Posted by Terri Hodges on Jan 15, 2019
This morning our exchange student Maya Bergersen spoke about her home country of Norway and her experience so far as an Rotary Exchange Student
President Rick Fiedorec introduced  Maya Bergerson our exchange student from Norway. Maya told us that Norway is known for oil, fish and potatoes – thanks for your attention to my presentation – hahaha.  But she did continue.  Norway has a population 5.2 million, and Maya lives in the northern tip of the country on a peninsula with ocean on both sides.  She was born in Harstad, the 3rd largest city in the area with a population of 26,000.  Maya's mom is a survey engineer, her mom's boyfriend is a geological engineer, and her sister is still in high school in another city. Fun fact about Norwegian schools - if you want to switch high schools you start again at the beginning! Maya's hobbies are; reading, especially novels of the early 20th century, like The Great Gatsby and Catcher in the Rye; working out; hiking; and she loves to write poetry (in English.)
Norway has a national costume that must be worn on the 17th of May, Norwegian Constitution Day.  It’s inspired by peasant traditions from the 1700s.  Wearing the dress became popular in the 1930s.  What about Norwegian food?  A whole sheep’s head boiled with potatoes, kale! (ewwwwww), frozen pizza for Christmas food and also have brown cheese!  Chocolate cookies are eaten at Easter when they finally have sun :)  Sardines in tomato sauce are popular among young children, but they smell SO bad……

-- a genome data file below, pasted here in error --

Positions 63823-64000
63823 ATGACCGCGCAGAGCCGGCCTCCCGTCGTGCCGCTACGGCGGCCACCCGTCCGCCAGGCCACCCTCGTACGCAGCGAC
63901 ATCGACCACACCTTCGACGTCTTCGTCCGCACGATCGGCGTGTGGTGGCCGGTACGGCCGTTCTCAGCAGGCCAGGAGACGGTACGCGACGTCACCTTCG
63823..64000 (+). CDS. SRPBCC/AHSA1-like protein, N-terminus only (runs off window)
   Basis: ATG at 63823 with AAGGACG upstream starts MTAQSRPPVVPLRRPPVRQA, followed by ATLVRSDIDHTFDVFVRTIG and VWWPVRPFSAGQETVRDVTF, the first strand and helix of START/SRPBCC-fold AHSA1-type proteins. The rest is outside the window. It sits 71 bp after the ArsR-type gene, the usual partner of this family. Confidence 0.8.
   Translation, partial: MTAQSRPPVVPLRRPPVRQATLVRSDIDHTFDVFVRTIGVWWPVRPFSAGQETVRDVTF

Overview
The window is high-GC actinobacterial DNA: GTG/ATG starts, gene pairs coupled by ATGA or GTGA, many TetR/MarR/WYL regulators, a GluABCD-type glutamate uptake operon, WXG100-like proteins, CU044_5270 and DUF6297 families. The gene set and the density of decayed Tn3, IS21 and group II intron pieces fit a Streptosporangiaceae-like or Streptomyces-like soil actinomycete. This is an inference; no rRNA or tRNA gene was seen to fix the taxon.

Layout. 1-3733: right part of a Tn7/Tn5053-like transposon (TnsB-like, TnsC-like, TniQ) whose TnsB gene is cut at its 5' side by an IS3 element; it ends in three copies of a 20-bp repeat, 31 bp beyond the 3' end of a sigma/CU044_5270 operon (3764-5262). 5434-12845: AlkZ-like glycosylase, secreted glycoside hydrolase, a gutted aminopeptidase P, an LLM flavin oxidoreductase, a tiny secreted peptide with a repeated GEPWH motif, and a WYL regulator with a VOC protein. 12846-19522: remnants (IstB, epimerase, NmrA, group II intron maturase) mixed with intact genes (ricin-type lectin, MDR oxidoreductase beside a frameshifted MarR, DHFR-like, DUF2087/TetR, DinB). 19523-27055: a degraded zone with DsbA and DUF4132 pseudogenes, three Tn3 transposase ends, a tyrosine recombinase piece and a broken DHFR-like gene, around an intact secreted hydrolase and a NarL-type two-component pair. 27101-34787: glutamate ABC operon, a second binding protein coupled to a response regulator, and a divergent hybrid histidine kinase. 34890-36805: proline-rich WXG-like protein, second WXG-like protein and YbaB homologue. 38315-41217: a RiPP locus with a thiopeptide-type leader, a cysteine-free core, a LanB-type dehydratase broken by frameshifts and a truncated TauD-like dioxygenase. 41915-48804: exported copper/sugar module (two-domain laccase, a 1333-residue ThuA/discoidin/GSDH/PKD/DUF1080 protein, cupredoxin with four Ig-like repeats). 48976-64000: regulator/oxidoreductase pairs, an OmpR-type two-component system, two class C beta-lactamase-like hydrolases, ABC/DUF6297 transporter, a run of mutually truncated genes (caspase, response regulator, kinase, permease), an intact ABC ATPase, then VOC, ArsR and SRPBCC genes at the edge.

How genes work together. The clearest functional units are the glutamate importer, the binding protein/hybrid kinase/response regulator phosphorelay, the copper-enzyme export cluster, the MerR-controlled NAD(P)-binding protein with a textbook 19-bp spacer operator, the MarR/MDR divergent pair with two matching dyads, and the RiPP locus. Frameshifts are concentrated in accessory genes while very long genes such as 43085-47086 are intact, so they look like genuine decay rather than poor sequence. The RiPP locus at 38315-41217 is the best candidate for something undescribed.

Sports in Norway:  Cross-country skiing and the country has the female skier with the most Olympic and World cup medals; and a male skier with 13 World cup medals. And they have a 28 year old world chess champion multiple times over.  Of course our curlers are famous for their nice pants!
The summer is cold in Norway and the winter is completely dark all the time!  BUT they see the Northern Lights :)
Maya's school at home focuses more on good grades for university.  At Regi here, there are lots of clubs and activities and school spirit and they put the responsibility on the student to perform. At home students start learning English in Kindergarten and it’s compulsory until the end of ‘grade 10’
Indigenous people in Norway are free to roam and work with reindeer.  Their language and culture are protected and they are self-governed.
Maya told us that students have a crazy celebration for high school graduation that lasts 3 weeks!  This started in Oslo in 1903 and originated in Denmark. Party, party, party!
So far here in Canada Maya has liked meeting with the other exchange students for the Hallowe’en party and the Xmas Cornwall hot tub :)  Maya also say she likes the size of Canadian candy bars!  They are a meal in themselves :)
Maya's slide show was a bit glitchy but she handled it was great poise, answering questions about her country while the temperamental presentation was wrestled into submission.
Maya was thanked for a wonderful presentation by Michelle Chatten-Fiedorec
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